WASHINGTON — When Kevin Mandia, a retired military cybercrime investigator, decided to expose China as a primary threat to U.S. computer networks, he didn’t have to consult with American diplomats in Beijing or declassify tactics to safely reveal government secrets.
He pulled together a 76-page report based on seven years of his company’s work and produced the most detailed public account yet of how, he says, the Chinese government has been rummaging through the networks of major U.S. companies.
It wasn’t news to Mandia’s commercial competitors, or the federal government, that systematic attacks could be traced back to a nondescript office building outside Shanghai that he believes was run by the Chinese army. What was remarkable was that the extraordinary details – code names of hackers and how they stole sensitive trade secrets and passwords – came from a private security company.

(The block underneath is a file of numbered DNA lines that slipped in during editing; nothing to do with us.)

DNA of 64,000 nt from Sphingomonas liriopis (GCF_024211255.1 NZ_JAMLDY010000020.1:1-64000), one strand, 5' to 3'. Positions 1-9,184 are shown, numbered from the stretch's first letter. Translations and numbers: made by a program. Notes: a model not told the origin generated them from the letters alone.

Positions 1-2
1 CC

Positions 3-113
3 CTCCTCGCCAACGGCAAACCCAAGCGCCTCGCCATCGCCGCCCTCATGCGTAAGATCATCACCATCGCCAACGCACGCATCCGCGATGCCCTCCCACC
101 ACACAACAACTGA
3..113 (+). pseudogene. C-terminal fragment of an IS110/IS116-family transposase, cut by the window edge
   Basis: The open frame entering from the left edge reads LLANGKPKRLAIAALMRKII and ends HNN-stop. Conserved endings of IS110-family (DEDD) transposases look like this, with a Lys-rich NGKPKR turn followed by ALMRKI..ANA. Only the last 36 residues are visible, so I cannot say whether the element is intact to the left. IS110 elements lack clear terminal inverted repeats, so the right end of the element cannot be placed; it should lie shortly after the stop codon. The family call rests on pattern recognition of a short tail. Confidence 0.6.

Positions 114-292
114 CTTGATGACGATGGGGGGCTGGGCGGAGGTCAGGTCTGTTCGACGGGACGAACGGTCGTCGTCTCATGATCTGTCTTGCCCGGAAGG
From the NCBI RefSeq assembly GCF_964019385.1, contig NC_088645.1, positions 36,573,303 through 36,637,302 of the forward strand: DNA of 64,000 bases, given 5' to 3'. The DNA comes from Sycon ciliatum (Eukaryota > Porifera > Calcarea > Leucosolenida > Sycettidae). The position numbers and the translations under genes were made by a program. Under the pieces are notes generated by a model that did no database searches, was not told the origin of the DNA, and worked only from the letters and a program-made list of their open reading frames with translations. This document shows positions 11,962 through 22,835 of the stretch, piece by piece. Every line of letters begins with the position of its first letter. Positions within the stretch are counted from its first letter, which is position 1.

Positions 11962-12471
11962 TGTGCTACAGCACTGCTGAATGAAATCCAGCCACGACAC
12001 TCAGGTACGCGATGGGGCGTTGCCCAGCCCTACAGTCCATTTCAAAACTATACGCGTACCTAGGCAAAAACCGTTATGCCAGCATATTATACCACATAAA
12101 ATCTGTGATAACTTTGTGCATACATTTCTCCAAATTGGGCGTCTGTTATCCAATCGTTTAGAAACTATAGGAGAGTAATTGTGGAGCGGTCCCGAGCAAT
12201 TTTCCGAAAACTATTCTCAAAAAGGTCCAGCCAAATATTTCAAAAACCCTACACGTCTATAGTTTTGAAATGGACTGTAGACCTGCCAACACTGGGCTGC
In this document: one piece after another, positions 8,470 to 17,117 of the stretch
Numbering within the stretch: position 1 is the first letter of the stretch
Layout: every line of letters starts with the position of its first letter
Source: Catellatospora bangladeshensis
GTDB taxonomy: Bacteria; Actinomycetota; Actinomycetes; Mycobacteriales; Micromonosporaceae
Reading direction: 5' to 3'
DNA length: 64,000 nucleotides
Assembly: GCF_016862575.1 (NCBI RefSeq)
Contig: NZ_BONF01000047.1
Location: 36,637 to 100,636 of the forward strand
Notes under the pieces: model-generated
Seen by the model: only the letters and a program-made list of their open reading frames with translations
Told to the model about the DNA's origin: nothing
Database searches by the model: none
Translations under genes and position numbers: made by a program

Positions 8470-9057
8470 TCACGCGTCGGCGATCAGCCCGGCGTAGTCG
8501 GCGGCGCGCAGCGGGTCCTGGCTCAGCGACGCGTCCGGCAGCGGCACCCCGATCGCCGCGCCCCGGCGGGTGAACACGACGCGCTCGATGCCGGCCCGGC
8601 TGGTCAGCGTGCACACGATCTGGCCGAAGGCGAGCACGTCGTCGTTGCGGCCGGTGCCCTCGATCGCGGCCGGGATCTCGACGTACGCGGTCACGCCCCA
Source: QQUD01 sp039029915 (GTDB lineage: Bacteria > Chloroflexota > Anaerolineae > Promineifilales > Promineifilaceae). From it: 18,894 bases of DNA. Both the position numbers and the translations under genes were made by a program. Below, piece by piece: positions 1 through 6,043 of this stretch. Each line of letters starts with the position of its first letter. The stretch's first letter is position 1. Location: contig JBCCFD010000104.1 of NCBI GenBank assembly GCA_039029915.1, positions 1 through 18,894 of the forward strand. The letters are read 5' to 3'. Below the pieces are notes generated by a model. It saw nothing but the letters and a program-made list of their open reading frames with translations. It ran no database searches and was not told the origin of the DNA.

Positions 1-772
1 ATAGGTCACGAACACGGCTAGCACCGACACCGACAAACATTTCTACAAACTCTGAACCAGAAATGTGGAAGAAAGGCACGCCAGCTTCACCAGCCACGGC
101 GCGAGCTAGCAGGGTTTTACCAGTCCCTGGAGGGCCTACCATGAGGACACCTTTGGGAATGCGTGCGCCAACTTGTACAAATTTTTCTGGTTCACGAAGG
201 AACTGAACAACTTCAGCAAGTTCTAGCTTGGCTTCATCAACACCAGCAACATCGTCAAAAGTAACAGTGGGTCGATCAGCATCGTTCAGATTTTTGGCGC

The report, embraced by stakeholders in both government and industry, represented a notable alignment of interests in Washington: The Obama administration has pressed for new evidence of Chinese hacking that it can leverage in diplomatic talks – without revealing secrets about its own hacking investigations – and Mandiant makes headlines with its sensational revelations.
The report also shows the balance of power in America’s cyberwar has shifted into the hands of the $30 billion-a-year computer security industry.
China has disputed Mandiant’s allegations.